Hurricane Tomas, which had been projected to be a tropical depression, hit the island nation of St. Lucia over the weekend with the severity of a Category 1 hurricane. Due to extremely strong winds and heavy rain, bridges and homes have collapsed and floods have washed away vital roads, impeding the emergency relief process. There have been twelve deaths associated with the hurricane. A temporary medical facility set up six months earlier by International Medical Corps to reach the underserved southern part of the country was also flooded, causing vital supplies and medicines to be lost. In response, International Medical Corps’ local staff chartered a boat to reach the remote facility to assess health needs. Our teams have also begun replenishing the damaged supplies from prepositioned stock in-country and providing clean water. International Medical Corps has also deployed a rapid assessment team to the west coast of St. Lucia where there have been severe landslides, flood damage and casualties.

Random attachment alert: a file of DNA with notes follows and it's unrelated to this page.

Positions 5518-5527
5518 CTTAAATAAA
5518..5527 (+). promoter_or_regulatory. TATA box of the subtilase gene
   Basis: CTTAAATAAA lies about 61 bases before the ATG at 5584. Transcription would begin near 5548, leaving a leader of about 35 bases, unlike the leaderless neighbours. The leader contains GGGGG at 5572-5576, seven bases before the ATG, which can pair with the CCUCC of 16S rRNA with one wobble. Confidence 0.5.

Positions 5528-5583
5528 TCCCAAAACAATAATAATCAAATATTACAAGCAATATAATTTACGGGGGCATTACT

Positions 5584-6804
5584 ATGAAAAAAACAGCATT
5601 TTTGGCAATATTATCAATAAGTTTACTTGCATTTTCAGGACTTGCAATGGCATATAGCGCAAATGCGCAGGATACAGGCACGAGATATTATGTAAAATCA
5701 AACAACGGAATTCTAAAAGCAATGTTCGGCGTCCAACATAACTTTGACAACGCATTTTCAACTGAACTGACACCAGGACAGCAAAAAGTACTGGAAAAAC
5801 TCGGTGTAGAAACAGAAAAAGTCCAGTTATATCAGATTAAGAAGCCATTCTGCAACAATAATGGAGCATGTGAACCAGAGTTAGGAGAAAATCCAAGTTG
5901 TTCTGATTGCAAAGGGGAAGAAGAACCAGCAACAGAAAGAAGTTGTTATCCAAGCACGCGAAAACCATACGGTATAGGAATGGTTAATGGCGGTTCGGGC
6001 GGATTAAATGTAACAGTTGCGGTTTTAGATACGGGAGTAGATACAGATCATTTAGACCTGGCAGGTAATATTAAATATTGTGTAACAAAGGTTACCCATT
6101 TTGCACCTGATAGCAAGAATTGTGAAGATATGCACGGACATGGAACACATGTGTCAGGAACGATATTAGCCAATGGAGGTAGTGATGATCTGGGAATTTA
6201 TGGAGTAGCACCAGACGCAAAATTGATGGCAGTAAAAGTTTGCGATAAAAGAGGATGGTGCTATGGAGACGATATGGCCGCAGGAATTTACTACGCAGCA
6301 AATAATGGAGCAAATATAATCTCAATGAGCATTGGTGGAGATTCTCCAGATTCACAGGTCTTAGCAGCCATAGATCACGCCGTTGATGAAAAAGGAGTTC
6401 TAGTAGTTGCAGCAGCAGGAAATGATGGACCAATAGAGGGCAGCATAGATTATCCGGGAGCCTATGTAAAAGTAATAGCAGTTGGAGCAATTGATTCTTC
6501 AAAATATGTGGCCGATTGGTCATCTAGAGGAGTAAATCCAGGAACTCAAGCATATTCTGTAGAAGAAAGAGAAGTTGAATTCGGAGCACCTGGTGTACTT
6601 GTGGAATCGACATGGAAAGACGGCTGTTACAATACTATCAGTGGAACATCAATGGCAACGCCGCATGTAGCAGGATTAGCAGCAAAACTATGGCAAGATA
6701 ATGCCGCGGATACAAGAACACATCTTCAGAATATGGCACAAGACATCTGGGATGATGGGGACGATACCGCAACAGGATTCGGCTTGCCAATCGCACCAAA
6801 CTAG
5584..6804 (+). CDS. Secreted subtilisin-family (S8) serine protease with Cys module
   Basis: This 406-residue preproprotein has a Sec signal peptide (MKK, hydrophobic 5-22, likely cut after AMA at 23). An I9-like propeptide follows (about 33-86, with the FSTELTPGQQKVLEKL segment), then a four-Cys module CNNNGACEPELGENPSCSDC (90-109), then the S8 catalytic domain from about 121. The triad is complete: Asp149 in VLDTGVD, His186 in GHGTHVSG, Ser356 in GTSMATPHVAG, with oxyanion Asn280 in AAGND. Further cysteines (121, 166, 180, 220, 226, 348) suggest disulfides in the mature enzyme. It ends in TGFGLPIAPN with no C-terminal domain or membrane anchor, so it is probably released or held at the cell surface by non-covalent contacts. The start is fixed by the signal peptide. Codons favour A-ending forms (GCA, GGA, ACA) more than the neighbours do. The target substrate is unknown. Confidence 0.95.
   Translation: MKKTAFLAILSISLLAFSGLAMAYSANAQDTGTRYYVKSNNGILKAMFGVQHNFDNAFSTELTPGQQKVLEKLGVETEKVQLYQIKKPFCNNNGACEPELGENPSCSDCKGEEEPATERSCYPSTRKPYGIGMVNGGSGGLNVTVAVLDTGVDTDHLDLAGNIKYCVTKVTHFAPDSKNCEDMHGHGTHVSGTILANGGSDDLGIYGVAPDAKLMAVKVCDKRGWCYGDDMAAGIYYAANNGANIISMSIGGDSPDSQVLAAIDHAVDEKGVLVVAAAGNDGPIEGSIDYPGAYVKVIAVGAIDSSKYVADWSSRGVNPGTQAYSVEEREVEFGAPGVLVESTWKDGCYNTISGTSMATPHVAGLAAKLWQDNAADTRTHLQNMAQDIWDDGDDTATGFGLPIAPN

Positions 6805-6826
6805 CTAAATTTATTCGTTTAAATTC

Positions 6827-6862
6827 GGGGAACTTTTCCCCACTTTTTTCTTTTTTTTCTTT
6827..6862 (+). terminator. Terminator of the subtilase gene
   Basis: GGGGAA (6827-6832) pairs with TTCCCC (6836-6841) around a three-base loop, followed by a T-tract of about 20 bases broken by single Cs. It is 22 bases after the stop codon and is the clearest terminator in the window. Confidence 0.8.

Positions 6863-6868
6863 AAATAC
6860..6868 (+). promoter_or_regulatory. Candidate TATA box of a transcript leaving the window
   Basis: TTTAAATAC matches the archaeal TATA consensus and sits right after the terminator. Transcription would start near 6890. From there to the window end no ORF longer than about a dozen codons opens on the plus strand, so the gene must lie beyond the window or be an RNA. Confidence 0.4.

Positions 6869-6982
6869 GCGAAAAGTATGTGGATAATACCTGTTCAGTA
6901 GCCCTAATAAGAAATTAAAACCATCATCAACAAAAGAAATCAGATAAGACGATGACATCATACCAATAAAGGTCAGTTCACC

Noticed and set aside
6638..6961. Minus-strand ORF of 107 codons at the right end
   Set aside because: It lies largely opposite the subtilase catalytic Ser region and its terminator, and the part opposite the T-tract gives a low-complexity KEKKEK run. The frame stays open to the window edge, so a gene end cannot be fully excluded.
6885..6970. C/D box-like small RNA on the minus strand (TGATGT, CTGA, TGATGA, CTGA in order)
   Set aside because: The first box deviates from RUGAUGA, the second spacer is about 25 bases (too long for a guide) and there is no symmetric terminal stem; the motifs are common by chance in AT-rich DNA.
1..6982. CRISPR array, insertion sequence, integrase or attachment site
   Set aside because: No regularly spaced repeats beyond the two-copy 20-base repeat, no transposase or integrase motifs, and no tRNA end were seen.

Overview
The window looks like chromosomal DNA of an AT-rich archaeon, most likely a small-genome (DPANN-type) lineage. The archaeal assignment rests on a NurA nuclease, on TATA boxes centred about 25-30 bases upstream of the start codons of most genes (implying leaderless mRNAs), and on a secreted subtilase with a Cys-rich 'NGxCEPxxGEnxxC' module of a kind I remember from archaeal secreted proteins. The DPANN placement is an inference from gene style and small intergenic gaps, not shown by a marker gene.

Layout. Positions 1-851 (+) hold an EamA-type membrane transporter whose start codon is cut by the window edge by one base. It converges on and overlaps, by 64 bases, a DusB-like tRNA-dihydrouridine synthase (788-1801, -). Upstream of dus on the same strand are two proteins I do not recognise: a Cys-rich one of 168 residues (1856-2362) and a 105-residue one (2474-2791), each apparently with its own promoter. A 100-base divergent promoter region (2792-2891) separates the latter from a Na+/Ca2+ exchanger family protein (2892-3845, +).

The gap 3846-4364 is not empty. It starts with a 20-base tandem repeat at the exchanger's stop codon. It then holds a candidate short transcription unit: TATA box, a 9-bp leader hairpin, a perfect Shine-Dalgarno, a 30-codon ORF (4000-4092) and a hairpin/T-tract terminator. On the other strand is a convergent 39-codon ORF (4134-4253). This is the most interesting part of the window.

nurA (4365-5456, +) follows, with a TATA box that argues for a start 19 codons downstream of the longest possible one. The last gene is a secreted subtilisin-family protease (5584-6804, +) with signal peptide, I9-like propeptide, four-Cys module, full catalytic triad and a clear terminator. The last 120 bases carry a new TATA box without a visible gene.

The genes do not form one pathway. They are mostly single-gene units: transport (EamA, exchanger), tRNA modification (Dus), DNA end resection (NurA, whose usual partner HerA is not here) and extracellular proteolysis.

Following a September 2009 fire that destroyed St. Jude Hospital in St. Lucia, International Medical Corps set up the temporary medical facility at the George Odlum National Sports Stadium. The fire, which destroyed the top-floor surgical ward, also caused extensive water damage to the laboratory and pediatric ward located on the floor below. Through funding from Hess Corporation, International Medical Corps has been implementing the interim medical ward to reach the underserved population in southern St. Lucia. In addition to equipping the temporary facility with donated medicines, supplies and critical equipment, International Medical Corps is also training hospital staff to build their local capacity.
International Medical Corps is continuing to track the storm as it is currently projected to hit Haiti later this week. Our teams in Haiti are disseminating Hurricane Preparedness information to families living in vulnerable tent cities in Port-au-Prince following the earthquake and are positioning staff and supplies for emergency relief. We are simultaneously responding to the cholera outbreak in the Artibonite Region of Haiti where over 300 cholera-related deaths have already occurred.
Since its founding in 1984, International Medical Corps has delivered more than $1 billion in life-saving medical care and training to tens of millions of people in 50 countries. International Medical Corps rehabilitates devastated health care systems and helps bring them back to self-reliance.